Fabio de Sá e Silva is Assistant Professor of International Studies and Wick Cary Professor of Brazilian Studies at the University of Oklahoma. He studies the social organization and the political impact of law and justice in Brazil and comparatively. Fabio has a multidisciplinary background multidisciplinary background, with training in law, social sciences, and public policy, as well as a diversified professional experience that blends academic work and policy analysis. He holds a B.A. in legal studies from the University of Sao Paulo, where he received a prestigious CAPES fellowship for studies in law and society. He also attained a Master of Laws at the University of Brasilia Law School and a Ph.D. in Law, Policy, and Society at Northeastern University as a CAPES-Fulbright fellow. He founded and co-directs OU’s Center for Brazil Studies. As such, he has been deeply involved in creating an infrastructure for Brazilian Studies at OU in collaboration with Brazilian institutions.

Victoria Saramago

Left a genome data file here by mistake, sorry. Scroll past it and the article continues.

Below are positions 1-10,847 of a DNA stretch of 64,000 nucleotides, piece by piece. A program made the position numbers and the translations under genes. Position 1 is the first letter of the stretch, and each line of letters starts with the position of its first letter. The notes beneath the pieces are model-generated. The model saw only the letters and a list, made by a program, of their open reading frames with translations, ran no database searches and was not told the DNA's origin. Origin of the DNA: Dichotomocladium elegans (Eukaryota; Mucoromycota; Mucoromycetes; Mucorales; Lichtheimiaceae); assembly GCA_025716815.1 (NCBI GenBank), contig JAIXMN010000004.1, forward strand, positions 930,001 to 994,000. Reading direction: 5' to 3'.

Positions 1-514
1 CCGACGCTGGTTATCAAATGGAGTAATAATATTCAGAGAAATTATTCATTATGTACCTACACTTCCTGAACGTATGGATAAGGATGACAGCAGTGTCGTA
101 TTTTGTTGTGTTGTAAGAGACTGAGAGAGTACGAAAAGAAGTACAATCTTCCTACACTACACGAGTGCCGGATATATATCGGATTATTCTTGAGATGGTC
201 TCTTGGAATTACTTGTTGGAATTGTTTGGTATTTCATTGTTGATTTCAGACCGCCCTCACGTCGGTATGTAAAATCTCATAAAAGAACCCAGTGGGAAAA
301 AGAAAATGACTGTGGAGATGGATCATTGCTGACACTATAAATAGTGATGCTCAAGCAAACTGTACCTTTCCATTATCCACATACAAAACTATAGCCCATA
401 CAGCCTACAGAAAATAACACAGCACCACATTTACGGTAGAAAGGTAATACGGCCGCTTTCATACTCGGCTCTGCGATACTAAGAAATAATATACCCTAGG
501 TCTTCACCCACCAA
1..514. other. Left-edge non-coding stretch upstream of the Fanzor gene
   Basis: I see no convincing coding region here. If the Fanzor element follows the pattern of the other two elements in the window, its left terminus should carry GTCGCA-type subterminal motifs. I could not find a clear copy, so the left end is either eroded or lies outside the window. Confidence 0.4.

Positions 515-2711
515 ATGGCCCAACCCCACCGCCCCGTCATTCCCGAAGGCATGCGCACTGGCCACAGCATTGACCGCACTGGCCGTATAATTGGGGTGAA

Victoria Saramago is an Assistant Professor of Hispanic and Luso-Brazilian Studies at the University of Chicago. She holds a Ph.D. degree in Iberian and Latin American Cultures from Stanford University, as well as M.A. and B.A. degrees in Luso-Brazilian literatures from the Universidade do Estado do Rio de Janeiro. Her book, Fictional Environments: Mimesis, Deforestation, and Development in Latin America, is forthcoming in November 2020 with Northwestern University Press. Fictional Environments investigates the growing rift between environments fictionally preserved in novels and the changes these same environments face in referential reality. It shows how novels have inspired the development of conservationist initiatives, how they have offered counterpoints to and dialogues with modernization projects, and how environmental aspects have composed the agendas of novelists as activists, politicians, and public intellectuals. She is the author of O duplo do pai: o filho e a ficção de Cristovão Tezza (São Paulo: É Realizações, 2013). She has also published articles in a range of topics, including transatlantic uses and meanings of the term sertão. Her research interests include Latin American literatures and cultures with a focus on Brazil, ecocriticism, fiction and fictionality studies, and autobiographical writings.